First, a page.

We are moving into our new home at the end of August. I'm uninspired as far as colors! The furniture in the photos is the previous owners stuff-- NOT ours. We have a white slipcover and chair to go in the upstairs family room (next to the dining room). I'll get new pillows depending on what colors I do for the house. We are getting a new dining room table and furniture for the living room (the one with the fireplace).
Nice bones to work with. I particularly like the Family Room with the fireplace.
You have a clean slate. Just choose the colors that speak to you and go from there. Don't be afraid. The worst you can do is make a mistake or two. We've all been there. It's part of the process. Just have fun along the way and ... "welcome to the neighborhood!"
I guess the oak trim throws me off. We had white trim in my last house and I invisioned having it again! I planned on doing blue/grey walls with the white trim and our white sofa. But, I don't invision that working well with the oak.
I'm thinking more neutrals.
I don't believe you need to limit yourself to traditional neutrals. Light blue and/or blue-grey would work well with the oak and white, IMHO. Sometimes blue is considered a subs. neutral.
Before you paint, I suggest starting with fabrics or other inspiration items. I'd grab a sample of the oak trim and any other hardwoods or fixed colors and take them along to shop for a patterned rug and/or drapery panels or other fabrics.
If/when you select a fabric combining all your desired colors, you can easily use that to match your paint.
What makes you think you have to stick with the oak trim? Why not just do it all white like before? You seem to like it better, so there's a start for a preference in color.
Your choice of blue-grey, which you seem to also prefer, will go great with it.
I had the same thought, Sun, when I was posting earlier but assumed you'd already made the decision to stick with the oak.
One thing about projects - it doesn't always have to be all or nothing. For example, if you wanted a more formal look in one room, say with your white couches, you could paint out the trim in that room, assuming it doesn't interfere with the flow to/from adjoining rooms.
Or, you could work on a room at a time. That way, either 1 room only or a room at a time, it isn't such a daunting, overwhelming project.
I'm sorry, I must have worded that funny. We ARE sticking with the oak. I meant that I thought the house we'd find and buy would have white trim. I'm not planning on painting the oak, I think it fits the home well, doesn't it?
I haven't seen any pictures of the grey/blue color with oak trim that I really like. So I'll probably forget that idea and do something else.
I believe your color combination would be terrific with the oak. Don't know how you're searching but I would use the terms blue, grey and brown/beige/tan, i.e. whatever general brown most closely approximates your oak.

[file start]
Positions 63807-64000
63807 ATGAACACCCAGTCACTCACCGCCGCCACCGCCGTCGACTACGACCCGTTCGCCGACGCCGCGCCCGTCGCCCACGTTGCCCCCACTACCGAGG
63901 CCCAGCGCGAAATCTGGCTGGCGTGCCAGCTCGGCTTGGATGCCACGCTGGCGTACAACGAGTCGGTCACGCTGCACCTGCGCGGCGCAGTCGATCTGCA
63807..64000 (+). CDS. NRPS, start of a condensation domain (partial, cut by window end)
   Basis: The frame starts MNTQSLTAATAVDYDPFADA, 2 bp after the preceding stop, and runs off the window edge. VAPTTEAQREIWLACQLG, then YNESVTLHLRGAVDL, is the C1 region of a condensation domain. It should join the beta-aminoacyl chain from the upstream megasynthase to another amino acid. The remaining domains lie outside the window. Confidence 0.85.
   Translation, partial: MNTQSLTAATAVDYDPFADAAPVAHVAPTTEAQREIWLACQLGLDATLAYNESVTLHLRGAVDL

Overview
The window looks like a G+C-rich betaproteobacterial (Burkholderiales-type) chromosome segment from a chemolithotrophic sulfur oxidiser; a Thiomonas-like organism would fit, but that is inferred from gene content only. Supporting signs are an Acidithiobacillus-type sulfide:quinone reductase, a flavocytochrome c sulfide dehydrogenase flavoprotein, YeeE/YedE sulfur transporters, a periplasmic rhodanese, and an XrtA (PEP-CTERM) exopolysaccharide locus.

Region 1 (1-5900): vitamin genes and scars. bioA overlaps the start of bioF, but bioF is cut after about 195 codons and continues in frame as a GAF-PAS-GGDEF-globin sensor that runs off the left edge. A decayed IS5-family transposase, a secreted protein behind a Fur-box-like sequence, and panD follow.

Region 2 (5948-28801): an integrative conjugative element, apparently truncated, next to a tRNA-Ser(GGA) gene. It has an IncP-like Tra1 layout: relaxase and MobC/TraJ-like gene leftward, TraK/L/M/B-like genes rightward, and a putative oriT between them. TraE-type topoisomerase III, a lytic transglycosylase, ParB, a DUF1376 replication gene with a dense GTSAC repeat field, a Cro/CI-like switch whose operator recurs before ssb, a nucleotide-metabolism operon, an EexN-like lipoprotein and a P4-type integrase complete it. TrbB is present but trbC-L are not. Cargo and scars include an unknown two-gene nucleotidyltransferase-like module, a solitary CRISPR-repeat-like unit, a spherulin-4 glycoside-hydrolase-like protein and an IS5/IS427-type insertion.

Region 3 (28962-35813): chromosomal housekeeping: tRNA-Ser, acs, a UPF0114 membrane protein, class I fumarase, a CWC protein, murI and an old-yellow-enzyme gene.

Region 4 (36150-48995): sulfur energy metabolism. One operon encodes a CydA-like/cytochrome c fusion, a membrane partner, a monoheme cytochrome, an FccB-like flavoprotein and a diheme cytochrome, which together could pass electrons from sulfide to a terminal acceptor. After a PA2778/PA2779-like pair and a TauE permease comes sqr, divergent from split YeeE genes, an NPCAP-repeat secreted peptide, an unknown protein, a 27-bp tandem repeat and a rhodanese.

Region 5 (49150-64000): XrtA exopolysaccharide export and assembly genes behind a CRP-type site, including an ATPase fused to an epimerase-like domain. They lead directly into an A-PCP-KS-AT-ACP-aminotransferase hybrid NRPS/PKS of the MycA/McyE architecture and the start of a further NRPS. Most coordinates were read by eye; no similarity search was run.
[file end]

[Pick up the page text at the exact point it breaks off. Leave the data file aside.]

If you need to kickstart your inspiration, you might try taking a sample of the oak and your paint chips plus any other fixed color choices and visit a fabric store to find an inspiration print or stripe. Or, visit your local accessories boutique. Just to get a few ideas.
You can do it - even without a room inspiration photo. AYK, many people around here will help, too.
unless you have some time line, are you really in a hurry to paint, before living in it?
it took us a period of time to find which rooms needed lighter colors to compensate for no light, ect...
Hope i can help you, i would suggest you to go with light shades for paints and you can select the curtains and pillows as per the paint and furnitures in your home,you can make use of curtainsandcurtains.com for better ideas
Classic blank canvas before you. The lighting in your spaces plays an important role in your wall color choices, but blues and greens generally compliment oak. Your oak appears more brown the golden which is even more flexible.
To determine your public space scheme you need a printed source such as a rug, upholstery, window fabric. The print should evoke the feel you seek in colors that appeal to you and suit your home. Once found, you can opt to vary color predominance's, hue values, print mixes, textures from room to room. You can even keep some monochromatic, add some white and black, and/or add accents.
Begin with a file/notebook or story board. At first, this reference can contain things that you are drawn to from furniture styles to room layouts, to colors and print mixes, to the feel you wish to convey. As you shop, have on hand room sizes, doorway clearances, photos. Obtain fabric swatches, tile samples (if applicable), paint chips, carpet fibers, etc. to add to your file. These references will help you to see the big picture and serve as a handy guide as you progress.
It is frequently advisable to live in new spaces for a time to study the light. It is also advisable to take the painting, decorating and especially, accessorizing slowly. Resist eagerness to feather you new nest in haste. Work on one room at a time while projecting onto adjoining spaces for a noticeable degree of flow.
Though this home has "good bones" and tons of potential, I noted the previous homeowner didn't stray much from a consistent brown palette. You need not follow suit due to the oak (or the brick). Also, don't overlook the importance of lighting throughout.
Blessings in your new home.
|Powered by Social Strata|